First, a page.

That is why in the study of impact tsunamis by mathematical modeling the entire process is pided into three steps:


1. wave generation nearby place of impact;
2. wave propagation in open ocean from place of impact to coast;
3. interaction between tsunami and ocean shelf, and tsunami run-up on coast.

Each of the steps exploits different mathematical models and methods. For impact tsunamis, unlike seismic ones, essentially non-linear processes are typical for all the three steps.

Authors of the project headed by academician Y. I. Shokin (Institute for Computational Technologies, Novosibirsk) investigated tsunamis within the framework of national and international programs including those under contracts with UNESCO Intergovernmental Oceanographic Commission, programs "Ocean", "Wave".

Results of the investigation into tsunami kinematics performed by the project authors allowed to develop mathematical models, computational algorithms and code packages for computing the time of tsunami propagation, compute and transmit to international community Atlas of maps used in practice by the Pacific Tsunami Warning System (PTWS). The algorithms and codes developed by the project authors constitute the basis of an automated tsunami service of Sakhalin Tsunami Center.

Fundamental and applied studies performed by the authors in the area of tsunami wave field dynamics within the scope of approximate hydrodynamic models allowed implementation of computational experiments on tsunami zoning for some Kurily, Kamchatka and Primorsky regions, research of wave characteristics of some Far East bays, formulation of a concept for Local Tsunami Warning System and estimation of its parameters.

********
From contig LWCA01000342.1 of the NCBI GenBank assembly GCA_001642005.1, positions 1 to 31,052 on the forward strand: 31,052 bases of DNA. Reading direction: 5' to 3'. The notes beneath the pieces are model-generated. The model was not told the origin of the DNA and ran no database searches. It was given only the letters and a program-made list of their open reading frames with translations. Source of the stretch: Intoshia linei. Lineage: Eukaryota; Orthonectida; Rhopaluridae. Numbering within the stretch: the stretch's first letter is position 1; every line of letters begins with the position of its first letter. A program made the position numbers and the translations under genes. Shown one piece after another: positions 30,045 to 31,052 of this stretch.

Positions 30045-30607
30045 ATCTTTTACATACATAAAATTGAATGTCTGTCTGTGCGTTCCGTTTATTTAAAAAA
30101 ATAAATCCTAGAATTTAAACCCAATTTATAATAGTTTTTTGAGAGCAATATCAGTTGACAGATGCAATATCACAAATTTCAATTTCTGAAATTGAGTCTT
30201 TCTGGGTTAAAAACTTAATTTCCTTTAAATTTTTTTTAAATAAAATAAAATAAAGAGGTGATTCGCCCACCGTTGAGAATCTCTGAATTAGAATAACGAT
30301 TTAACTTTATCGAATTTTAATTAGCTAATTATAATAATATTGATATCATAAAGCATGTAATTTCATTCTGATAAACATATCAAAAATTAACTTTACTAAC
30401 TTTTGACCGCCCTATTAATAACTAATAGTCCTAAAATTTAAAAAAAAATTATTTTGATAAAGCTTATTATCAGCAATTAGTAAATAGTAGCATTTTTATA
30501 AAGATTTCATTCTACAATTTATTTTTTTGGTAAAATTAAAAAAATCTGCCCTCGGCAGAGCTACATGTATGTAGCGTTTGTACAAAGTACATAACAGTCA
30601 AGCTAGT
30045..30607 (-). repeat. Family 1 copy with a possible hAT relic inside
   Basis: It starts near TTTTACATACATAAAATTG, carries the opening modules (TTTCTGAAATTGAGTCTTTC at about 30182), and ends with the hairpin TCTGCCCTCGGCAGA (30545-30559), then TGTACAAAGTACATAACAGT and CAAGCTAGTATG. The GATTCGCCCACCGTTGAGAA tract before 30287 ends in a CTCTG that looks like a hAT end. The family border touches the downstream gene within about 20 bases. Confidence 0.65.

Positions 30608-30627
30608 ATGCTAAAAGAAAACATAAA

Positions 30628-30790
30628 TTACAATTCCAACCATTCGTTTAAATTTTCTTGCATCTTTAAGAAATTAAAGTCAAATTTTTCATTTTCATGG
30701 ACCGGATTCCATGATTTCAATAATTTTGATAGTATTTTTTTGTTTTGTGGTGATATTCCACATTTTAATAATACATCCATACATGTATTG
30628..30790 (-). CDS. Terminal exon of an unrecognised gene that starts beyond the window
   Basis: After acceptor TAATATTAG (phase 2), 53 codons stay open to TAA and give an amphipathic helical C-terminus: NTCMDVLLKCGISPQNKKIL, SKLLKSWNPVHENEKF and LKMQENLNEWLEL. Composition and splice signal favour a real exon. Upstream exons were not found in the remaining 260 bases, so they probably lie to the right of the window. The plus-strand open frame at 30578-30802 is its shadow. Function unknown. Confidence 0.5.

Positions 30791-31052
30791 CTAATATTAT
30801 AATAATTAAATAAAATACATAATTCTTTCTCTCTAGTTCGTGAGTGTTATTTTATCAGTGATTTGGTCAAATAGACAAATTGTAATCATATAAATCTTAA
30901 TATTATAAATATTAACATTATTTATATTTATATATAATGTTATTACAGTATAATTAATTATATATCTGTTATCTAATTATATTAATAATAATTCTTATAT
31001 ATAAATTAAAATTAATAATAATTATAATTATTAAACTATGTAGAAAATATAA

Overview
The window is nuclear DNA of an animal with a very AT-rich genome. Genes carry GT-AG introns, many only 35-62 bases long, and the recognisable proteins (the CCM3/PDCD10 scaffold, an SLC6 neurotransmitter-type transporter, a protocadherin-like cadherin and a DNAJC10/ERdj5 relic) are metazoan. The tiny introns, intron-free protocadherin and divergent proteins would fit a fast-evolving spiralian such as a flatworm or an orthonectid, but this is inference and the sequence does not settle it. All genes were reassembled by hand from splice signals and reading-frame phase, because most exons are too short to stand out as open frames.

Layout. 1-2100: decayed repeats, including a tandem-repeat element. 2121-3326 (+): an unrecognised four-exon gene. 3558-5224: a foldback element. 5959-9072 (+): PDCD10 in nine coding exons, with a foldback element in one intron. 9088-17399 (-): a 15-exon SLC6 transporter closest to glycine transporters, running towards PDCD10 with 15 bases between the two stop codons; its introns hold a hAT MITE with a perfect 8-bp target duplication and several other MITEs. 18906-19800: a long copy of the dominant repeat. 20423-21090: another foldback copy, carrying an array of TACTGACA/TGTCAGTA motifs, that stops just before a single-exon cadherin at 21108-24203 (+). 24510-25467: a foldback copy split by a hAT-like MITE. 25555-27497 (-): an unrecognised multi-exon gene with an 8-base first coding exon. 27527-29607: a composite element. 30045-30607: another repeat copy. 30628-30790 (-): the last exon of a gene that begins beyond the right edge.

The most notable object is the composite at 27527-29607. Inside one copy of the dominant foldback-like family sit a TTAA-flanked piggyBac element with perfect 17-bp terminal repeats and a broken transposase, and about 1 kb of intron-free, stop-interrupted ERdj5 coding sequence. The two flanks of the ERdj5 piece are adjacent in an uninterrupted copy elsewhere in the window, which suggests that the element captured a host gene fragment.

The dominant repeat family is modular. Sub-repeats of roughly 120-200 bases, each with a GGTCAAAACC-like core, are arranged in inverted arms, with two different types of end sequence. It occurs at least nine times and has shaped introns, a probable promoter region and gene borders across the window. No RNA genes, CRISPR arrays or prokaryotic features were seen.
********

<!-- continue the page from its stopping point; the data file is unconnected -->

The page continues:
Implementation of the project will provide:


1. gain new fundamental knowledge on tsunami hydrodynamics and validate approaches to the design of hybrid wave hydrodynamics models;
2. develop, investigate and improve physico-mathematical and computational models to study abnormal wave phenomenon - tsunami in ocean and sea and its run-up on coast;
3. carry out computational experiments to test models and gain our knowledge on how tsunami waves transform in the process of their propagation from origin to coast;
4. solve particular tsunami problems to improve the work of warning services and enhance efficiency of safety measures for public and commercial objects, both operating and being designed.

The project results can be most effectively used in fundamental research, development of expertise systems, automated tsunami warning systems of local and global scale, and automated systems for facility design including hydrotechnical and hydroenergetic ones.

Mathematical results and modeling algorithms can also be used in other spheres of ocean geophysics described by equations of relative structure.

Project results are proposed for publishing and presenting at conferences.

Potential Role of Foreign Collaborators

The areas for potential collaboration with foreign scientists are:


- study hydrodynamic aspects of tsunami waves and search for methods which could be used for developing hybrid models of wave hydrodynamics;
- develop, study and improve physical, mathematical and computational models;
- perform computational experiments to test the models;
- exchange scientific information on the problem.

The proposal was formally supported by Prof. Harry H.-J.Yeh (Department of Civil Engineering, University of Washington) and Prof. Mohammed I. El-Sabh (President of Natural Hazards Society, Centre Oceanographique de Rimousqui).